So, let's assume that you have one or more engines equipped with the S-CAB battery power system. How will they function on a layout? If you already have an existing, wired layout, there is nothing that you need to do. Your S-CAB, battery-powered engines will run just fine on your layout. If you have the BPS wired to the locomotive's pick-ups, it will be automatically charging the batteries for as long as the layout is powered. A number of people who have fully-functional existing layouts generally converted some of the more "stubborn" locomotives to battery power, such as short wheelbase diesels or steam engines such as 0-4-0 and 0-6-0. Especially if they are used as slow-moving yard switchers that tend to stall on turnout frogs, these are great candidates.
If you are getting ready to build your layout or have already started, but you haven't made it to the wiring phase yet, you might want to entertain going "dead rail". Not having any wiring to do is a big time saver, both now and in regard to future maintenance. However, you will need to consider these three things.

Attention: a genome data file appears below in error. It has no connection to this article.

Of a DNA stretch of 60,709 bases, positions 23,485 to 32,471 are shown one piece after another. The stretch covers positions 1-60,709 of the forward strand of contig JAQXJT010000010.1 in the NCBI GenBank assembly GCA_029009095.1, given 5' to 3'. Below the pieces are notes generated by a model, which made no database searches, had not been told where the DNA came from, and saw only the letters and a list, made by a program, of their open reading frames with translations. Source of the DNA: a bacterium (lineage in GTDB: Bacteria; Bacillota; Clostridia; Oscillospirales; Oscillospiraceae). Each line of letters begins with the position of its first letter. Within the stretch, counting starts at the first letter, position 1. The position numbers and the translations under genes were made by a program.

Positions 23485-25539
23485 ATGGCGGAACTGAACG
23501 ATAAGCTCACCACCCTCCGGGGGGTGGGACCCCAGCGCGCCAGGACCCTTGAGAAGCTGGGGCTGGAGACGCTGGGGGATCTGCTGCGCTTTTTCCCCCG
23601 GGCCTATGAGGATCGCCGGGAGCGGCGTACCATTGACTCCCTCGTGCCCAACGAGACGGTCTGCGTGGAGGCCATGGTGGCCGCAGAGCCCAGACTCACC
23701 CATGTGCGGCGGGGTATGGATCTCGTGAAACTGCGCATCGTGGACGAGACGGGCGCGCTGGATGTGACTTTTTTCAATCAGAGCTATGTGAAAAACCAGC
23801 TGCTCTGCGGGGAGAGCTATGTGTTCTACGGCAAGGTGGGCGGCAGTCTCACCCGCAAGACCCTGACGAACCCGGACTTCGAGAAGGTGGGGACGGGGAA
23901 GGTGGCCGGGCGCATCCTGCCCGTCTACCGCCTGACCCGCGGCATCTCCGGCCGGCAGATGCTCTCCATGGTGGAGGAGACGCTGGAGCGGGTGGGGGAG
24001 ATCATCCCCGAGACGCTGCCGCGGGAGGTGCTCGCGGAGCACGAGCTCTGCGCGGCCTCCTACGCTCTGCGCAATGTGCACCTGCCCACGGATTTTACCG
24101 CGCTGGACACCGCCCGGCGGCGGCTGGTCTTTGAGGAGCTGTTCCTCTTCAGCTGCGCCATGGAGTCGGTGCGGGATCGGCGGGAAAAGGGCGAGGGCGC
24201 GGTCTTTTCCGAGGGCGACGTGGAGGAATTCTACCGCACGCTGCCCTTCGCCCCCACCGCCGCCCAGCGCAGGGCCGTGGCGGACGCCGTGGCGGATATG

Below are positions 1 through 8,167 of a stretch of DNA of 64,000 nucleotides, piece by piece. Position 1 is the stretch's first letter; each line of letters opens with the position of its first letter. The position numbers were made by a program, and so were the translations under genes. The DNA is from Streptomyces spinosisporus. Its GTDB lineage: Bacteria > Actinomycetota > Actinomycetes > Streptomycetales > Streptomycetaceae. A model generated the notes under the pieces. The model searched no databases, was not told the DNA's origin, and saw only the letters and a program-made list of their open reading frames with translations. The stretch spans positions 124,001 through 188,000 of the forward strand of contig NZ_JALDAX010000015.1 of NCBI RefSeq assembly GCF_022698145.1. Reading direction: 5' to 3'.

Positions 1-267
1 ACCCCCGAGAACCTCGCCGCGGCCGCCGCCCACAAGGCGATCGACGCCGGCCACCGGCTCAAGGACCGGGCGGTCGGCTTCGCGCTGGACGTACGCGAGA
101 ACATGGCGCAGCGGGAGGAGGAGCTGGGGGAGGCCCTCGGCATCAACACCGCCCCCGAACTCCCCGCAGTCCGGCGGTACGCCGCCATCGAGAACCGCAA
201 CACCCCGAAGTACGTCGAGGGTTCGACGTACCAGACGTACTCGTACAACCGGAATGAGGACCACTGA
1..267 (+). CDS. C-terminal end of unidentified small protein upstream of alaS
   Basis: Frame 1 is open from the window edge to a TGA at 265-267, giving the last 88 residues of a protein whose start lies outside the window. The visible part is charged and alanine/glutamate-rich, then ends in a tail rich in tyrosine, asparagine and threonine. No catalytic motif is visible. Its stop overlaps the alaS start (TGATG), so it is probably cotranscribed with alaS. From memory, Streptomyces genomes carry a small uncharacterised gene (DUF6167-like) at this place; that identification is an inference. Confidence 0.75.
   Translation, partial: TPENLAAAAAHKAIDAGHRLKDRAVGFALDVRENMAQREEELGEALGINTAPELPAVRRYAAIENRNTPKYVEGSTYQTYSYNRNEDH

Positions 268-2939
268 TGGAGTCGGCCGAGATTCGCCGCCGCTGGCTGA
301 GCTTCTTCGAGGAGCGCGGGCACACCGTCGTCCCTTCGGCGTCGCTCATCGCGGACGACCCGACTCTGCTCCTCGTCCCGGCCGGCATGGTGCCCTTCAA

First, how are you going to recharge the engines' batteries? You might want to have a piece of track in a yard that is connected to a 12-volt power supply. At the end of the operating session, you could run the engine to that piece of track and let it charge overnight (it typically takes 8 hours to fully charge the battery).
Second, you may need to consider future visiting equipment. If you want to have friends bring over their equipment, you will need to think about how they have their locomotives equipped. Note that the reverse situation, you taking your S-CAB-equipped engine over to your friend's layout, is not a problem at all. The engine will run just fine on a DC-, DCC-, or even AC-powered layout.
Third, are you planning any automated signalling on your layout? If so, you will need some sort of detection system other than current-drain to detect the presence of a battery-powered train on a section of track.
Some people choose to wire only the main line of the layout. That way the engines are recharging while they are running, but you can skip wiring turnout and crossing frogs, reverse loops, turntables, and sidings.
I am currently building a large diorama layout that has absolutely no track wiring in it at all. Completely dead rail!